top of page

The republic of prosecution: South Korea's national security state attacks labor & peace activists

By K J NOH | January 25, 2023 | This article is co-published with MR Online

Progressive South Korean citizens have been watching with impending dread the deepening threats of political repression since the former prosecutor Yoon Suk Yeol assumed the South Korean presidency. On Wednesday, January 18, the Yoon administration took off its gloves.

Early Wednesday morning, the South Korean NIS (National Intelligence Service), the successor to South Korea’s secret police (KCIA), unleashed a frenzy of shock-and-awe raids against peace groups, civil society organizations, and labor unions, including the KCTU (Korean Confederation of Trade Unions), and KCTU-affiliated unions.

The KCTU is a one million-plus-strong umbrella organization of trade unions built to create labor solidarity against the neoliberal violence of the State-Chaebol (multi-national corporation) Capitalist formation.

A phalanx of police and NIS agents scrummed into KCTU offices in the early morning, and despite entreaties for legal observation and accompaniment, strong-armed their way into the offices in a violent search and seizure while hundreds of police barricaded the entrances downstairs.

Union leadership claim that one thousand police were deployed in this 10-hour political strip search of KCTU leadership.

Simultaneous raids were also conducted on the KHMWU (Korean Health and Medical Workers’ Union), and the KMWU (Korean Metal Workers’ Union). Union officers, organizers, anti-war activists, were swept up in these raids and private homes were also raided. Stunned union representatives called these actions “unprecedented,” “excessive,” and “a plan to suppress the labor movement.”

Raids were also conducted by the NIS against the ”Sewol Ferry peace shelter.” The Sewol Ho was a ferry that capsized on April 16, 2014, drowning 304 passengers, mostly working-class youth on a field trip to the resort island of Jeju. Told to stay on the boat and await a rescue that never came, the compliant youth slowly drowned in their cabins while texting their fear and regrets to their anguished loved ones, who had also been assured that a massive rescue effort was under way. No meaningful rescue attempt was undertaken. It is considered one of the largest civil catastrophes in South Korean history.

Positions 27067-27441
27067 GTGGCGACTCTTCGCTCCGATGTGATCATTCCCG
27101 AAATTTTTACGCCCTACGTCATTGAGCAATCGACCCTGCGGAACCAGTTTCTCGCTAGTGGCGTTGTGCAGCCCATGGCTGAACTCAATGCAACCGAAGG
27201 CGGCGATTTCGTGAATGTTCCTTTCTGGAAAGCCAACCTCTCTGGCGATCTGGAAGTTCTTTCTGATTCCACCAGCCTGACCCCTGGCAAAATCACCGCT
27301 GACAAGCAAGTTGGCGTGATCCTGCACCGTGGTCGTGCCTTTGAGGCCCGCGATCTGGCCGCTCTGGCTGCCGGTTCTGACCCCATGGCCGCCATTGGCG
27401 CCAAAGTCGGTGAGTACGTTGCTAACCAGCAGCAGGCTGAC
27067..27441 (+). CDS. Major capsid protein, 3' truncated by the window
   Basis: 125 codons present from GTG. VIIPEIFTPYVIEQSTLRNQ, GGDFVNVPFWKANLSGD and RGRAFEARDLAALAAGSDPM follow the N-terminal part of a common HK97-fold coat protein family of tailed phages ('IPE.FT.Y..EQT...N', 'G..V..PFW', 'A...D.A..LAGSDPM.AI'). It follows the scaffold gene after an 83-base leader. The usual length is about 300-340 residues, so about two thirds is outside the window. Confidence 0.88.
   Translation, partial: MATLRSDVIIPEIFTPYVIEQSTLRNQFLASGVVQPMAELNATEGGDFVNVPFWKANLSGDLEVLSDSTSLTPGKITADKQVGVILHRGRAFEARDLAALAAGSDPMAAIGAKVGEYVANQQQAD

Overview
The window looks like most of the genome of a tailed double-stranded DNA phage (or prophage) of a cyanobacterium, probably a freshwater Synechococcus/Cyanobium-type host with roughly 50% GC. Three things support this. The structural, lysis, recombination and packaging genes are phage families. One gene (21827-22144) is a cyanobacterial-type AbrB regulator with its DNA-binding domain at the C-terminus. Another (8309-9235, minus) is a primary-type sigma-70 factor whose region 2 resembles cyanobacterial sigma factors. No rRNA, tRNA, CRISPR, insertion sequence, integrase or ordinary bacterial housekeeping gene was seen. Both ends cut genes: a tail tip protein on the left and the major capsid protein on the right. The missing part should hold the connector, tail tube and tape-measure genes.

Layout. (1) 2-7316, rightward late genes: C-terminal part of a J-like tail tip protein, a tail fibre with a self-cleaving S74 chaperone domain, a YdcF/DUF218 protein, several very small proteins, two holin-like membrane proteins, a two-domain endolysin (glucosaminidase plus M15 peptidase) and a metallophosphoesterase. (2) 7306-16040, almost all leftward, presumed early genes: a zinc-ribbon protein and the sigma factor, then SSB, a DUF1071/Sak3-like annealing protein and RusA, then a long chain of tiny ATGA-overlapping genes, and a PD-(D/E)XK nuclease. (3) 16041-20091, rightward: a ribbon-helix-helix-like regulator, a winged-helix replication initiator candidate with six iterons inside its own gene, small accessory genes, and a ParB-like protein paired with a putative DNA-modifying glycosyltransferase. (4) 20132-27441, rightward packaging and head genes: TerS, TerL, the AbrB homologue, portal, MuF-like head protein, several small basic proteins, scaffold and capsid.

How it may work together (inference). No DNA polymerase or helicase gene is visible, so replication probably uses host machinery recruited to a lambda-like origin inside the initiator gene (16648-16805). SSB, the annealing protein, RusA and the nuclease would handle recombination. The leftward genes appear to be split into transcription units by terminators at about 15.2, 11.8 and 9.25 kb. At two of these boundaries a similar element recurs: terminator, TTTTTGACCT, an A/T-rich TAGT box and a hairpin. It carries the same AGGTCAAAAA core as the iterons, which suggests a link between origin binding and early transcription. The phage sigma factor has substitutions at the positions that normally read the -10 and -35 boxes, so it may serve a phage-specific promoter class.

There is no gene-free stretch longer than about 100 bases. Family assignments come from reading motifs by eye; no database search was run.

The ferry, unbeknownst to the passengers, had been transporting 278 tons of iron rebar destined for the construction of a U.S.-handy naval base on the southern tip of Jeju Island, as one element of the aggressive U.S. policy to contain China. The ship was poorly refurbished, overloaded with freight, navigating in inclement weather, and it capsized during a turn. Neoliberal deregulation, suspected urgency to complete the naval base construction, along with an 8-hour period of complete government inaction during the capsizing, resulted in the massive death toll. The peace shelter, with its motto of “we could have saved them all,” was a sanctuary of grieving, remembrance, and comfort for survivors, and place of solidarity for victims of state capitalist violence. That sense of safety and sanctuary was violated by the NIS raid on January 18.

A raid was also conducted on the offices of the June 15 Committee, a grassroots civil society seeking to build relations in hopes of reunification between North and South Korea. They had screened a North Korean film three years ago.

The ostensible pretext for these raids, as alleged by the government, was that all of these organizations had steered foul of South Korea’s National Security Law (see this accompanying MR Online article) and were suspected of contacts or collaboration with North Korea to undermine the state. These allegations have been firmly denied by targets and challenged by assembly members.

It’s more likely that the real reason for this repression is that President Yoon has been facing massive opposition from the Korean people. There have been 23 mass street protests against the Yoon administration, with up to half a million people participating, demanding that that Yoon step down immediately.